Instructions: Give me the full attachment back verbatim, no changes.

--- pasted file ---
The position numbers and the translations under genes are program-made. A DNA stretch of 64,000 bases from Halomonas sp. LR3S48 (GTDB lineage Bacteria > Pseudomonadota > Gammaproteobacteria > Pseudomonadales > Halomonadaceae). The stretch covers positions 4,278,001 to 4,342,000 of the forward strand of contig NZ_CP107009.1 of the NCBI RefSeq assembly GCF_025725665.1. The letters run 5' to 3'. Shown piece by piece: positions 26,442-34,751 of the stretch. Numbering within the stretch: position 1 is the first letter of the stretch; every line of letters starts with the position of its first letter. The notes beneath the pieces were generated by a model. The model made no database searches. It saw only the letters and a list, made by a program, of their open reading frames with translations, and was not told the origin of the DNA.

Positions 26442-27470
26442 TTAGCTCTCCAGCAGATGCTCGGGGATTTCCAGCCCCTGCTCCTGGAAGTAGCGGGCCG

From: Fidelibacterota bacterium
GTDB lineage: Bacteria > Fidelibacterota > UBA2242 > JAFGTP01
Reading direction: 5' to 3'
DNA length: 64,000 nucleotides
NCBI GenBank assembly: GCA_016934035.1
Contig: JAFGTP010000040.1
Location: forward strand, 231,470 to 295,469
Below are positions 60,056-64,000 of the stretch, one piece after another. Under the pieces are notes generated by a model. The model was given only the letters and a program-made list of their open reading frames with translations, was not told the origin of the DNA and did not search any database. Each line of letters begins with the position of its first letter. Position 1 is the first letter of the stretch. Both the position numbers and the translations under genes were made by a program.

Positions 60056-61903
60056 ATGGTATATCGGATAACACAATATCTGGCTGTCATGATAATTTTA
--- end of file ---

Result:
The position numbers and the translations under genes are program-made. A DNA stretch of 64,000 bases from Halomonas sp. LR3S48 (GTDB lineage Bacteria > Pseudomonadota > Gammaproteobacteria > Pseudomonadales > Halomonadaceae). The stretch covers positions 4,278,001 to 4,342,000 of the forward strand of contig NZ_CP107009.1 of the NCBI RefSeq assembly GCF_025725665.1. The letters run 5' to 3'. Shown piece by piece: positions 26,442-34,751 of the stretch. Numbering within the stretch: position 1 is the first letter of the stretch; every line of letters starts with the position of its first letter. The notes beneath the pieces were generated by a model. The model made no database searches. It saw only the letters and a list, made by a program, of their open reading frames with translations, and was not told the origin of the DNA.

Positions 26442-27470
26442 TTAGCTCTCCAGCAGATGCTCGGGGATTTCCAGCCCCTGCTCCTGGAAGTAGCGGGCCG

From: Fidelibacterota bacterium
GTDB lineage: Bacteria > Fidelibacterota > UBA2242 > JAFGTP01
Reading direction: 5' to 3'
DNA length: 64,000 nucleotides
NCBI GenBank assembly: GCA_016934035.1
Contig: JAFGTP010000040.1
Location: forward strand, 231,470 to 295,469
Below are positions 60,056-64,000 of the stretch, one piece after another. Under the pieces are notes generated by a model. The model was given only the letters and a program-made list of their open reading frames with translations, was not told the origin of the DNA and did not search any database. Each line of letters begins with the position of its first letter. Position 1 is the first letter of the stretch. Both the position numbers and the translations under genes were made by a program.

Positions 60056-61903
60056 ATGGTATATCGGATAACACAATATCTGGCTGTCATGATAATTTTA